compbuf: iny                    ; with character in buffer
         lda     bufferp +1,x   ; no, compare table and buffer
         beq     printline      ; show it
         lda     (tablep),y
         cmp     #CR            ; return?
         beq     zzz
         cmp     bufferp +1,x   ; next character
         bne     found
         bne     compbuf
         jsr     crlf           ; new line
         ldy     #$01
         lda     (tablep),y     ; load character from table
         beq     printquest     ; zero is ready
         cmp     #CR            ; return?
         beq     zzz            ; end of table entry
         sty     savy           ; save Y
         jsr     outch          ; and print character
         ldy     savy
         iny                    ; increment Y, next
         bne     loadchar       ; load new character
         jsr     crlf           ; print return
         lda     #'?'           ; print ?
         jsr     outch          ; 
         jsr     space          ; print space
         jmp     start          ; return

Here the pages where the program is described and the listing shown.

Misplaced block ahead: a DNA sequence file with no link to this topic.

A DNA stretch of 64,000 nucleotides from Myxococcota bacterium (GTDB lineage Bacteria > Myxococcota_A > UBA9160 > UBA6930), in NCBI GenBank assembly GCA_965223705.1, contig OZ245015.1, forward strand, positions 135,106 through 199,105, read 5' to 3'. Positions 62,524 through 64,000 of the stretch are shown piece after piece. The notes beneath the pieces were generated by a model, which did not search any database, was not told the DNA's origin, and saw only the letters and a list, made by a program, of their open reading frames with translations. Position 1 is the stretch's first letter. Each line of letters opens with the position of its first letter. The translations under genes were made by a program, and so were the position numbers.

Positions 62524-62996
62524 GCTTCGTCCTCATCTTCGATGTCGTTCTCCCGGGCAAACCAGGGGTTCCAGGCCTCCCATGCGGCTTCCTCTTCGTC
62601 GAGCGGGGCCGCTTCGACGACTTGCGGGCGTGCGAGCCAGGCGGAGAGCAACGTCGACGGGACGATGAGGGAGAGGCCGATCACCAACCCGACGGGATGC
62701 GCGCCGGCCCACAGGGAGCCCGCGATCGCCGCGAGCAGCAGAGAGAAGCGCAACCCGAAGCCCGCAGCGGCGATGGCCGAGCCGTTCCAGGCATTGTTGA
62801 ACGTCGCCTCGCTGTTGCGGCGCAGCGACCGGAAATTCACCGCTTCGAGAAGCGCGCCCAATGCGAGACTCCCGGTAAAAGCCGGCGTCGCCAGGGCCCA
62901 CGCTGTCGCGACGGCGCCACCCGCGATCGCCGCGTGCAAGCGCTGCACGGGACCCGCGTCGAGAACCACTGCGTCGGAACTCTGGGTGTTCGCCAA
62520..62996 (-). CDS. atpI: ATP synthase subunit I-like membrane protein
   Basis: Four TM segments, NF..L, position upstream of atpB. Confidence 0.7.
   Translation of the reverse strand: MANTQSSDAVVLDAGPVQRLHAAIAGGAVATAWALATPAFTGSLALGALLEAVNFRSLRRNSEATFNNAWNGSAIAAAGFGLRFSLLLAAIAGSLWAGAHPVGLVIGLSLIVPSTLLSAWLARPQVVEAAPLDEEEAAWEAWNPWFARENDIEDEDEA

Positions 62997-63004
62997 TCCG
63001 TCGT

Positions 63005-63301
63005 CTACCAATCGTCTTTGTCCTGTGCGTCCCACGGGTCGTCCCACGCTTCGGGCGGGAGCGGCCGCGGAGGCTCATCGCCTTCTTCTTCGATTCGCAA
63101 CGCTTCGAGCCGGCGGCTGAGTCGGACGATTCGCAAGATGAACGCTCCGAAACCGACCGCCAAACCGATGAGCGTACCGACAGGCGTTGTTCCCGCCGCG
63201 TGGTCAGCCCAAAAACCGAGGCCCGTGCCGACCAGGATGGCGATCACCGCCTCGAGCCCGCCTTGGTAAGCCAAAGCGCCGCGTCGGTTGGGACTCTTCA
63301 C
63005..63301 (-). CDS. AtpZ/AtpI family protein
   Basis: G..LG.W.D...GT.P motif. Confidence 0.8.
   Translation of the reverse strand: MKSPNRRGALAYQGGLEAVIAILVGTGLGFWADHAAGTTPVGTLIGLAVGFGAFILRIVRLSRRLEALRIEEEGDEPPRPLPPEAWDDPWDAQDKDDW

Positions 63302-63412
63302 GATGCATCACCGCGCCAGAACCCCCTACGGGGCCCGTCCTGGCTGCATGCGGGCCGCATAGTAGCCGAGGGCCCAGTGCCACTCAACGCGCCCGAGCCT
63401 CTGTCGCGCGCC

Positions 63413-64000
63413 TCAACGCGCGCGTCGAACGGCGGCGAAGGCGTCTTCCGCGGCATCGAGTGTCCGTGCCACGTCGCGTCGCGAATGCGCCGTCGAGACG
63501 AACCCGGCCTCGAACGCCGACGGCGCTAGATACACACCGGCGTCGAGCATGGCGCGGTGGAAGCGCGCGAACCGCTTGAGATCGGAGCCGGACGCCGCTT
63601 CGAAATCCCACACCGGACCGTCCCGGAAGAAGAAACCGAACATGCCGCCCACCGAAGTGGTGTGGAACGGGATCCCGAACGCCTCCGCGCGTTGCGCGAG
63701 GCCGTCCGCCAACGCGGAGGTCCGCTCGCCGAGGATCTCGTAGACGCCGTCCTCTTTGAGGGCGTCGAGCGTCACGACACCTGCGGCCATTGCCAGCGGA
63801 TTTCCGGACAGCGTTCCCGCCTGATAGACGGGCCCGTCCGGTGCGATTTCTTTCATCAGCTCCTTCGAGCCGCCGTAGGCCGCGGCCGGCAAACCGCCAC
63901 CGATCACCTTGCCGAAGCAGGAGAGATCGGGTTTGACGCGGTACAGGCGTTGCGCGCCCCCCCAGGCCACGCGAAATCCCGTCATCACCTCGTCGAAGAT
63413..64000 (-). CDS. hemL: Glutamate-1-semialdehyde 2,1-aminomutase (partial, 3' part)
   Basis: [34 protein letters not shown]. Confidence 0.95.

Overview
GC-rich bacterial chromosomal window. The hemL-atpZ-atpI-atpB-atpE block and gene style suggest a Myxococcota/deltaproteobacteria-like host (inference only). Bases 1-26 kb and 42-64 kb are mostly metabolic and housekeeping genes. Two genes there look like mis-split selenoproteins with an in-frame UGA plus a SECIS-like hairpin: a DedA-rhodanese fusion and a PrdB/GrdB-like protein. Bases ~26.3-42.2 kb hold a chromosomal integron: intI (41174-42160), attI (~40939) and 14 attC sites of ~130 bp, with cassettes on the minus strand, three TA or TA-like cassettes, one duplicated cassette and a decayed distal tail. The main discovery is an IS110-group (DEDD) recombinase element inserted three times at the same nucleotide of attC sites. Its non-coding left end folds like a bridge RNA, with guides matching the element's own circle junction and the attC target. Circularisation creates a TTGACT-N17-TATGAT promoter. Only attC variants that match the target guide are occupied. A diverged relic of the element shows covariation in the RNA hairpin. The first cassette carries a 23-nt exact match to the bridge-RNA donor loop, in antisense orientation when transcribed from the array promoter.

Update to the KIM-1 Simulator

Nils, a very enthousiast PAL-1 user discovered in an old German magazine, 1979, HobbyComputer 1, a small phonebook program for the KIM-1.
It is a command line utility, extremely small and quite clever. See the post about it here.

So he entered the code in assembler and did some tests on his PAL-1 (it worked) and in the KIM-1 Simulator, which was not working.
He found the ‘database’ corrupted.

Of course I had to look at it and see what was going on. It had to be something about using zeropage pointers into the database.
And it was. In the source an instruction appeared:

INY  ; Y = 0

followed by an indirect addressing, Y into the database and preceded by a call to getch, reading a character from the keyboard.
Y was not used in the program before, so in the Simulator it was uncertain what the value was.

GETCH is known to destroy the Y register, delivering the character in register A. How is unspecified.
In the KIM-1 Simulator the KIM-1 GETCH is patched to the ACIA routines of the emulated 6850 serial interface.
Those routines do not use Y, so it is left untouched.

So time to study the KIM-1 routines. In the delay a bit routine the Y register is filled with the final state of a counter, TIMH.
It looks like the decrement ends with the value $FF, when the BPL becomes false, the whole purpose of the use of Y seems to determine that end of the loop?

 1ED4  AD F3 17  DELAY   LDA   CNTH30                           
 1ED7  8D F4 17          STA   TIMH
 1EDA  AD F2 17          LDA   CNTL30
 1EDD  38        DE2     SEC   
 1EDE  E9 01     DE4     SBC   #$01 
 1EE0  B0 03             BCS   DE3  
 1EE2  CE F4 17          DEC   TIMH
 1EE5  AC F4 17  DE3     LDY   TIMH
 1EE8  10 F3             BPL   DE2
 1EEA  60                RTS

Anyway, the KIM-1 Simulator 0.9.4. GETCH routine now returns with Y=$FF and the phonebook program seems to work.